Pain – moving away from it

Cropped image of traveler with big suitcase crossing road

How to integrate new movement patterns into a busy life

You know the feeling, that sinking sense of frustration that settles in just after realizing that you reached too far – once again – to pull something out of the back seat of your car. It was just a simple moment, but now your shoulder is aching. “I guess I’m just getting old”, you think.

Or maybe you played soccer with your nephew and the following day, good old sciatica has reared its ugly head once again. Life is a series of choices and the searing pain in your leg tells you that better decisions could have been made. Resignation and disappointment set in as you tell yourself that it’s time to stop running – for good.

When movement brings pain, it can be easy to settle into the patterns we create to avoid it.

Run less, lift less, move less.

All of these seem like sensible solutions, but the result is usually less freedom in life as well. Perhaps you’ve had x-rays or MRIs, only to be told that there’s nothing structurally wrong. Your practitioner sent you home to follow a prescription for rest and hot or cold therapy. These approaches worked for a while until you decided to head back to the gym, only to discover that when you started moving again, the pain returned – full force.

This cycle is exhausting, and more than a little discouraging. It can be difficult to open up to new approaches. And hard to believe that the results you want are even possible.

Different results demand a different approach.

It stands to reason that current movement patterns and the positions or postures we stay in most of the time are part of what causes and exacerbates pain. It’s not that sitting is wrong, but sitting most of every day with little time spent in other postures can lead to dysfunction. But here’s the great thing: integrating new movement patterns and postures into your life can be part of the solution as well.

Imagine that you experience low back pain irritated by movement or times of high stress. Your doctor confirmed that there’s nothing structurally wrong with your spine. Although comforting, this didn’t offer the quick solution you hoped for. So, you find a great chiropractor or acupuncturist who gives you a treatment plan you can work with. Things finally feel like they are heading in the right direction! Your practitioner may recommend corrective movements, or refer you to a movement specialist who can create a specialized exercise regimen to reinforce their treatment. The new movements address your particular concerns, but in a different way than you’ve experienced before. Things are looking up!

But…integrating a new pattern into a busy life can feel foreign and even a little intimidating. You’re committed to this new approach but can’t understand why it’s so hard to do the homework prescribed.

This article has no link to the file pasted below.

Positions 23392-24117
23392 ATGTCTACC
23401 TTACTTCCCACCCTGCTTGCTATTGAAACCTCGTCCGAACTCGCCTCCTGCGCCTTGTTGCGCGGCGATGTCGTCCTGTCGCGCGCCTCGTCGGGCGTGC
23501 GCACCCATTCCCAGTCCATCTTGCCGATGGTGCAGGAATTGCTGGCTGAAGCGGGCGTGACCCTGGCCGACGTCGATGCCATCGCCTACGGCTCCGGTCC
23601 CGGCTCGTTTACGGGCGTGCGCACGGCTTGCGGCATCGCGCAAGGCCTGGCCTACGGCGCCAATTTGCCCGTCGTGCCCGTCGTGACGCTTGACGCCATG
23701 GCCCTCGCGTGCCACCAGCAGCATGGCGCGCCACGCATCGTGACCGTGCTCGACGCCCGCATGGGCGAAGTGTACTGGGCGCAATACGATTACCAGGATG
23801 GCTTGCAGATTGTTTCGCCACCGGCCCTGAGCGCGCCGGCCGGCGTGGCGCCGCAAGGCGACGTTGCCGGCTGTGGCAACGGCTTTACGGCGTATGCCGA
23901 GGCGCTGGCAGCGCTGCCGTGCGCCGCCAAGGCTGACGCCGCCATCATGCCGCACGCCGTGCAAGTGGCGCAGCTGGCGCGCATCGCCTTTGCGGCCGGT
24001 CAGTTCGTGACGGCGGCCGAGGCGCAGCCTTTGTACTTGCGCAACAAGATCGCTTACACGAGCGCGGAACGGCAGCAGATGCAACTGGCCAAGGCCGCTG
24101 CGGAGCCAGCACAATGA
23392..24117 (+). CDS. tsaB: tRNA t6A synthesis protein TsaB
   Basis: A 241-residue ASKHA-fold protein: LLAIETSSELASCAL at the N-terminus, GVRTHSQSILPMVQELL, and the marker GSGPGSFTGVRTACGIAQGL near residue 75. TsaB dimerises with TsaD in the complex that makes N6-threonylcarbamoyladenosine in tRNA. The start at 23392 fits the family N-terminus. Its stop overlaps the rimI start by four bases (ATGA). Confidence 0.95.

This is all normal.

5 tips for changing movement patterns

Here are a few tips to keep in mind when changing a movement pattern:

  1. Keep it slow. Let the new movement, and your understanding of it feel slow and strange for a while. Like ruts in a dirt road, your brain wants to take the same paths it has been taking. Reducing the speed will allow your brain to move through new pathways, instead of defaulting to the old pattern. It may take a lot of focus to stay out of the ruts that you’ve been in, so keep movements slow in the beginning and let the capacity to increase speed come in time.
  2. Expect brain fog. New movements tend to feel mentally exhausting. Cognitive work is still work! When re-grooving new patterns, the mental load may feel heavier than the physical load. You may find that you have difficulty staying focused, or even have feelings of anger, anxiety, or frustration bubbling up to the surface. This is all normal! Take a water break or focus on breathing calmly for a few seconds before starting again.
  3. Use visual cues. Take a video, watch yourself in a mirror, or ask your coach to watch and give you feedback. Let other tools support you until you’re more familiar with what corrections need to be made.
  4. Practice habit stacking. What’s something that you already do every day? Waiting for the coffee to brew? Sitting in the pick-up line at school? Plan to practice your new movement at one of these times so that it is automatically built into your day, rather than having to set aside a specific time for it. 10 great lunges or 5 deep breaths with spinal alignment as your lunch is heating in the microwave can be a great way to fit in practice when adding new tasks feels overwhelming.
  5. Celebrate awareness. If, in the course of the day or during a workout you notice that you’ve returned to an old pattern but corrected it, that’s a win and deserves celebration! It shows that you have awareness where you didn’t before. It also shows that your brain is responding to your attempts to create a new habit and, in time, you will have new, better patterns to build on. The future looks bright!

If you’re looking for a place that provides integrated care with a team of massage therapists, chiropractors, acupuncturists, and movement specialists, check out Well Balanced Eugene. Our business model is designed to identify the root causes of pain and create comprehensive, personalized plans. We love to empower our clients to get and stay active and pain-free.

Here is another useful link for changing your bench press form to alleviate shoulder pain.

To learn more about habit stacking, check out this blog by James Clear.